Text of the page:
Internationally bestselling mystery writer Donna Leon masterfully blends the intrigue and passion of the ancient city of Venice (also her beloved adopted home) with cutting-edge detective work in her popular series featuring Commissario Guido Brunetti.
Donna Leon's love affair with Italy began in the mid-1960s when she visited for the first time. She returned frequently over the course of the next decade, while working as a teacher in such far-flung paces as Switzerland, Saudi Arabia, England, Iran, and China. In the 1980s, the New Jersey native made the decision to move to Venice, where she still lives.
Leon's writing career began accidentally. One evening, following a performance at Venice's famous opera house, Teatro La Fenice, Leon and some friends were discussing a certain conductor they all heartily disliked. Someone jokingly suggested killing him off; and when the conversation turned to how, where, and why, suddenly the idea for a dandy murder mystery took shape in Leon's mind. Published in 1992, Death at La Fenice introduced Commissario Guido Brunetti, the melancholy Venetian policeman who would go on to star in a series of witty, intelligently plotted, and critically acclaimed detective novels.
Brunetti is, indeed, one of the most appealing characters in crime fiction, and one of the pleasures of the series is the revelation of new and surprising facets to his personality. Intellectual, introspective, and world weary, he is also happily married, totally committed to his job, and a lover of classical music, good food, and jokes. But, above all, Guido Brunetti is "Venetian to the bone" -- born into and shaped by a society filled with cultural contradictions. Through her detective's eyes, Leon illuminates the central paradox of Venice: Beneath the ravishing beauty and civilized veneer lurks a core of insidious and utterly pervasive corruption. Brunetti's cynicism stems from his inability to stem the tide -- although, bless his heart, he never stops trying.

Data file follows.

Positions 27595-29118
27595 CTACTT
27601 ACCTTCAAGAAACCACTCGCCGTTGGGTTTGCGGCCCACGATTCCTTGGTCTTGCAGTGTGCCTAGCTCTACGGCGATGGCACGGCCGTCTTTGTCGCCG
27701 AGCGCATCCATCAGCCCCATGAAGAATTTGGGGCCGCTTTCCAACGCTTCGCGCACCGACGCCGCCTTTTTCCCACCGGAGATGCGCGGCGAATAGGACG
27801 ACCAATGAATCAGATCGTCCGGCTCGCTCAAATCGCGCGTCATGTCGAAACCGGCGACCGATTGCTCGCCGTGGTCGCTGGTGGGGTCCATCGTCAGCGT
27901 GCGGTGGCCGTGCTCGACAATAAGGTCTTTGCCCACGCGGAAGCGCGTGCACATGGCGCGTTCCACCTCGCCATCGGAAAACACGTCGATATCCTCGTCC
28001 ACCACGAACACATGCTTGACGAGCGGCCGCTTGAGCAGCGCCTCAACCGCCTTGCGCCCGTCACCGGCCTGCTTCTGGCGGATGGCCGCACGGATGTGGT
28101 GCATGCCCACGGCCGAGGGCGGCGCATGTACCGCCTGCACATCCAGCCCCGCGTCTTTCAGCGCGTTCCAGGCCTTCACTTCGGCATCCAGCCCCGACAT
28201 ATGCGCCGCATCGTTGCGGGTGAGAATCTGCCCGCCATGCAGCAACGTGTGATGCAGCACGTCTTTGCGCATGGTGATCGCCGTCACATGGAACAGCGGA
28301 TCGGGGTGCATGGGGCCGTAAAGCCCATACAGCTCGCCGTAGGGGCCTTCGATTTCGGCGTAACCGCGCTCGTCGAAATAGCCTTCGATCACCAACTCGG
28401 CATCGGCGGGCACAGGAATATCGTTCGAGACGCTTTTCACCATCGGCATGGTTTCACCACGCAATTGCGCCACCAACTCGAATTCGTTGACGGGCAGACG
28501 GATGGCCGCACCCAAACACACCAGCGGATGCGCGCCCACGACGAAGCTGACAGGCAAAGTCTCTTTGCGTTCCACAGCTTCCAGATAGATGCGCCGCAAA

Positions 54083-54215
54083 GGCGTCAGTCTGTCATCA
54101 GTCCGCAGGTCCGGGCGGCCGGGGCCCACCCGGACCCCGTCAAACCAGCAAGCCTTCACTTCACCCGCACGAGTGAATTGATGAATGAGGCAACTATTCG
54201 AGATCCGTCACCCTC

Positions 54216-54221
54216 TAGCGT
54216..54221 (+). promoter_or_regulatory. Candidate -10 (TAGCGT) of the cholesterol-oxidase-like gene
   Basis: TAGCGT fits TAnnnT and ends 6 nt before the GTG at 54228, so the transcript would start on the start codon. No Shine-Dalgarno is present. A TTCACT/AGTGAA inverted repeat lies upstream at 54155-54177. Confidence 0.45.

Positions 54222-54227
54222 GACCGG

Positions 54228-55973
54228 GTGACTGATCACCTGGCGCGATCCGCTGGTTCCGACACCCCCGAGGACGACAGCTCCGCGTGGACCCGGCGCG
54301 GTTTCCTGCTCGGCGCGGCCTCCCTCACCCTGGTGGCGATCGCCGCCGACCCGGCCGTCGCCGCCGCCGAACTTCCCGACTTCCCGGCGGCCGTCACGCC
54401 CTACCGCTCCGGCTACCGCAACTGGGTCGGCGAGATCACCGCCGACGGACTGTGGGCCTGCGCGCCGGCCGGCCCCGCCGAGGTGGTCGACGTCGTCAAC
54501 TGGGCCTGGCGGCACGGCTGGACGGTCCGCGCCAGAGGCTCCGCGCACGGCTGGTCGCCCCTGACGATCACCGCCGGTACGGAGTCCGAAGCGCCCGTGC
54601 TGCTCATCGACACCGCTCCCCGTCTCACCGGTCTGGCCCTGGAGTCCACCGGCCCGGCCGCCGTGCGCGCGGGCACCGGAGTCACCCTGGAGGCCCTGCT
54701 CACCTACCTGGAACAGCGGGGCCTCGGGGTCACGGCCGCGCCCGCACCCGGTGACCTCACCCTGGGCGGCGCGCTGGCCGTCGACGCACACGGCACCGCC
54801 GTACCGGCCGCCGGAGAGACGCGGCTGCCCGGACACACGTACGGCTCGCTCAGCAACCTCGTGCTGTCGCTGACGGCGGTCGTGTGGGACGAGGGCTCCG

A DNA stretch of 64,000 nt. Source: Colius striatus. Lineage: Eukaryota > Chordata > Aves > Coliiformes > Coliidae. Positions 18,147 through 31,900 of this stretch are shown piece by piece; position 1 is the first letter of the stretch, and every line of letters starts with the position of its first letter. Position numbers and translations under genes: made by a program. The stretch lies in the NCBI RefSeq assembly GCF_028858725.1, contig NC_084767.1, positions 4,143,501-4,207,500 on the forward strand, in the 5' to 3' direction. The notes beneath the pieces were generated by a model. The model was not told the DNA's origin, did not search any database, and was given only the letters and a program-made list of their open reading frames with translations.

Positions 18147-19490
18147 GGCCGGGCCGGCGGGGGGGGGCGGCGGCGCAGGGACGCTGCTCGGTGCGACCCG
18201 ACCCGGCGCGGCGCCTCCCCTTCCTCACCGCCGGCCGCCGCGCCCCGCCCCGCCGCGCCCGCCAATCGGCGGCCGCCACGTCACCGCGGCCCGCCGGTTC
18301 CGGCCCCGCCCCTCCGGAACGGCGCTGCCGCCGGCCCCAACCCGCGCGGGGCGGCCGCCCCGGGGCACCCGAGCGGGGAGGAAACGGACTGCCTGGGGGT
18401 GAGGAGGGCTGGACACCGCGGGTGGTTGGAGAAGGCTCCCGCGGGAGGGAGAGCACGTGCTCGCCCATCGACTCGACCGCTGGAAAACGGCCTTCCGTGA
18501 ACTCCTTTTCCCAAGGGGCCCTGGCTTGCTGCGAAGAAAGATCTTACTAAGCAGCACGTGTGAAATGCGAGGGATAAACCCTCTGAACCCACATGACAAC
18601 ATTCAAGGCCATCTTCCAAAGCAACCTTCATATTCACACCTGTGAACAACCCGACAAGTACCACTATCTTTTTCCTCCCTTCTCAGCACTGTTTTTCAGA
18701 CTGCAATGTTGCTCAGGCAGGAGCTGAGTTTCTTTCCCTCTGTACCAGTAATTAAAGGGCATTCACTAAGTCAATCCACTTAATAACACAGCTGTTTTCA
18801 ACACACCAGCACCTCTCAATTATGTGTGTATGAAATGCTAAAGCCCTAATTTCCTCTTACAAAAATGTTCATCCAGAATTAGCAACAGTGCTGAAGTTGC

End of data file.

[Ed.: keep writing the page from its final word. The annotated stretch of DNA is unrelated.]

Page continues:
Elegant writing, deft characterization, and lots of local color elevate the Brunetti novels above run-of-the-mill series, and Leon's reputation has grown with each installment. But although her books are international bestsellers, they have never been translated into Italian. The author explained why in an interview with National Public Radio: " I do not take any pleasure whatsoever in being a famous person. The tenor of my life would change if these books were translated into Italian, because I'm completely anonymous here." Anonymous in Venice, perhaps. Elsewhere, Donna Leon is a rock star!
Good To Know
An opera buff with a passion for baroque music, Leon has written the libretto for a comic opera entitled Dona Gallina.
For a few years, Leon reviewed crime fiction for the Sunday Times.
In Germany, several of the Commissario Brunetti novels have been adapted into television mini-series.
A woman of strong opinions, Leon reads voraciously for topical issues to use in her novels. Among the serious matters she has written about are industrial pollution, human trafficking, illegal adoption, and corruption in the Catholic Church.